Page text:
London’s Mayor: Bike Share Will Civilize New York

The New World can still learn a thing or two from the Old World – especially when it comes to transportation. Just as London had the tube before New York City got the subway, London has had a bike share in operation before New York City.

Boris Johnson, Mayor of London, was in WNYC’s studios and had some advice for The Big Apple’s foray into the world of bike sharing.

“My advice is, ‘Enjoy it.’ I think it’s high time that New York had it,” Johnson told WNYC’s Leonard Lopate on Monday. “It’s a great scheme; it will go well.”

Johnson said London’s bike share program has transformed street life in Great Britain’s capital city, and what New Yorkers should brace for. He thinks drives will recognize that there will be more bicycles on the street, and it will “civilize the place.”

“There’s nothing more immediately redolent of a village than loads of people wobbling around on bicycles,” Mayor Johnson waxed poetic.

Understandably, there are cultural differences between the two cities. If New York City is known for it’s brash, furious pace, London’s is known for its polite, keep calm and carry on mentality. Something that is likely to carry over into rules of the road when it comes to bicycles, cars and pedestrians.

But Johnson said London’s cyclists also don’t always follow all the rules of the road, noting that cyclists there have been known to run red lights, ride on the sidewalk and intimidate pedestrians — in other words act much like New York cyclists.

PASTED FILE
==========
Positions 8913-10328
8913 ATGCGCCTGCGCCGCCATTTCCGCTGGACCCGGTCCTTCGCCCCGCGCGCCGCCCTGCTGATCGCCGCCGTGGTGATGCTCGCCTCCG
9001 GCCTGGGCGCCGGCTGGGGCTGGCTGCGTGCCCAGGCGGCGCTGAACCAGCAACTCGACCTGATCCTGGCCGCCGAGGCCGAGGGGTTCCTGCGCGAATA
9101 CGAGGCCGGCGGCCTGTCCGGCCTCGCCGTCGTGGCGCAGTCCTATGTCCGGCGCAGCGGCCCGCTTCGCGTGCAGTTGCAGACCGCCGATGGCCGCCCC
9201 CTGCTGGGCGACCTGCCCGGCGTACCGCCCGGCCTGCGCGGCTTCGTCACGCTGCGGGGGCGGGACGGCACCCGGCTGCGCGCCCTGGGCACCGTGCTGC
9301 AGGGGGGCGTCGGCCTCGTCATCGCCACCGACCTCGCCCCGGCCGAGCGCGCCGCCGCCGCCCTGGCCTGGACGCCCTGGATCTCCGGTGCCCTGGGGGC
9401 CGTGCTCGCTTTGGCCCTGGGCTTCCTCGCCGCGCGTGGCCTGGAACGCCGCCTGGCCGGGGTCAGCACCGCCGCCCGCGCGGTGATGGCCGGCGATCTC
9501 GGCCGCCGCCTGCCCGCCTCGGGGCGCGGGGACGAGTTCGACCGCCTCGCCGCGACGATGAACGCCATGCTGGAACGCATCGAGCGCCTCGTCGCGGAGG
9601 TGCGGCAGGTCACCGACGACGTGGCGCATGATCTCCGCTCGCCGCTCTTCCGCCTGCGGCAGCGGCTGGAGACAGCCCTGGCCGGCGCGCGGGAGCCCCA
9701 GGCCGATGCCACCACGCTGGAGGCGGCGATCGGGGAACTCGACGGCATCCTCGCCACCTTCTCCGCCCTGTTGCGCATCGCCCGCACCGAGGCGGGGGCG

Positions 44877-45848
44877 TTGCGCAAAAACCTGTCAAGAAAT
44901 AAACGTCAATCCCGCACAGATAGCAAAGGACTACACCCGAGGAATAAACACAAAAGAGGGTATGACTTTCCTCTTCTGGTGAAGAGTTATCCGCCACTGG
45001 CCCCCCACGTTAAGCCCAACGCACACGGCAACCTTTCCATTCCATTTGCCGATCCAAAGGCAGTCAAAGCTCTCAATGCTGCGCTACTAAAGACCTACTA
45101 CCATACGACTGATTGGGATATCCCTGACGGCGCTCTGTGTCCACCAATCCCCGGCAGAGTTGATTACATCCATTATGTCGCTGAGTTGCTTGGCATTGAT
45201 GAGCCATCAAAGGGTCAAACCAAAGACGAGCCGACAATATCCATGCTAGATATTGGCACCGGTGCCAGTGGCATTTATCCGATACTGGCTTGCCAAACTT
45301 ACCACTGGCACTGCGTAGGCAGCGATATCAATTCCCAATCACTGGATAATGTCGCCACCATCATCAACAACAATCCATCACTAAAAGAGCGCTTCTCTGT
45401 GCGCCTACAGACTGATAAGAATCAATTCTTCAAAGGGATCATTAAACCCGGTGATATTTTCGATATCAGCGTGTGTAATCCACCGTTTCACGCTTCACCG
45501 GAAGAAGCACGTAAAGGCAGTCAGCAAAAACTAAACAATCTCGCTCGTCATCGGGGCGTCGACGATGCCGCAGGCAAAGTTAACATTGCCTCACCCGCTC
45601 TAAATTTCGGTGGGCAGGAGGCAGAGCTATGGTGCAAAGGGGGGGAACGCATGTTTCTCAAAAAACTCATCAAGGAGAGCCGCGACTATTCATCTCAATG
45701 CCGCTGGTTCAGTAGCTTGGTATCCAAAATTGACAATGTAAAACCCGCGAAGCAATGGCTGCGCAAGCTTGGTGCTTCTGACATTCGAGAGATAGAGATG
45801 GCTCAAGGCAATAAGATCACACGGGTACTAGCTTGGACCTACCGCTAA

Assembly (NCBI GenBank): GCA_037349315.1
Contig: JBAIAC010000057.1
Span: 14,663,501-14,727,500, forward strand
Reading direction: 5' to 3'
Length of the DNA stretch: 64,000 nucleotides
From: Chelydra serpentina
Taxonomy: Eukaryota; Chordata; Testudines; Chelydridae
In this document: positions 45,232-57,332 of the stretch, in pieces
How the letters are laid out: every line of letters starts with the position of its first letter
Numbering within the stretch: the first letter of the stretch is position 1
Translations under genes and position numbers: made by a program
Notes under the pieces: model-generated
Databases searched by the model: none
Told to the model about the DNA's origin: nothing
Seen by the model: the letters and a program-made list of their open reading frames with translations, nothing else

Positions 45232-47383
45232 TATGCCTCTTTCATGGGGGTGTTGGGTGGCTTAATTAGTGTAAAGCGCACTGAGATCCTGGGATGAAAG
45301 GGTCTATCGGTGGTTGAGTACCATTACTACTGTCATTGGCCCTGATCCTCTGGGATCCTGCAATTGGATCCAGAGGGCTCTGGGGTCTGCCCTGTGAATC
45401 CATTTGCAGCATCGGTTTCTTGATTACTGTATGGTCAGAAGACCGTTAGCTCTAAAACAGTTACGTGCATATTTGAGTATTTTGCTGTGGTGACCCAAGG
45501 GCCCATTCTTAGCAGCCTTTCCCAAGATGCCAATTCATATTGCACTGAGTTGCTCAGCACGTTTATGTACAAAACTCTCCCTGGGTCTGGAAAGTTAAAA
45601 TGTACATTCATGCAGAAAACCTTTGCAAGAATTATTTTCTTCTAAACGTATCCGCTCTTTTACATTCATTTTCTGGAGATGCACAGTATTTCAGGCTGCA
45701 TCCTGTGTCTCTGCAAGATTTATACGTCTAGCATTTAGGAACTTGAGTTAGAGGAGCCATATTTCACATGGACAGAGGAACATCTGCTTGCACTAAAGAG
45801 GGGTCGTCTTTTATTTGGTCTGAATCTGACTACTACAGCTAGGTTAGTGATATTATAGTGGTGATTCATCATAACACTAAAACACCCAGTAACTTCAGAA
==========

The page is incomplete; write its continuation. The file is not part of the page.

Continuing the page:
Despite such problems, bike shares have come a long way since the 1960s, when a Dutch anarchist  group collected several hundred bicycles, painted them white and left them lying around Amsterdam to be used for free–a bold stroke that inspired this super-groovy song. Today’s bike shares, like Barclay Cycle Hire in London, tend to be organized, branded and growing.

”We’ve seen a massive expansion of cycling in London. Last year alone, it’s gone up 15 percent,” Johnson said. “The cycle scheme we’ve got in is expanding very fast. We’re at something like 40,000 rides a day. We will go further.”

Still, the Mayor of London ended with a cautionary note about the police needing to crack down on bad actors.

“There’s got to be a reciprocal understanding by cyclists that they’ve got to obey the rules of the road,” he said.

Are you listening, New York City?

Here is a video about how London’s bike share works: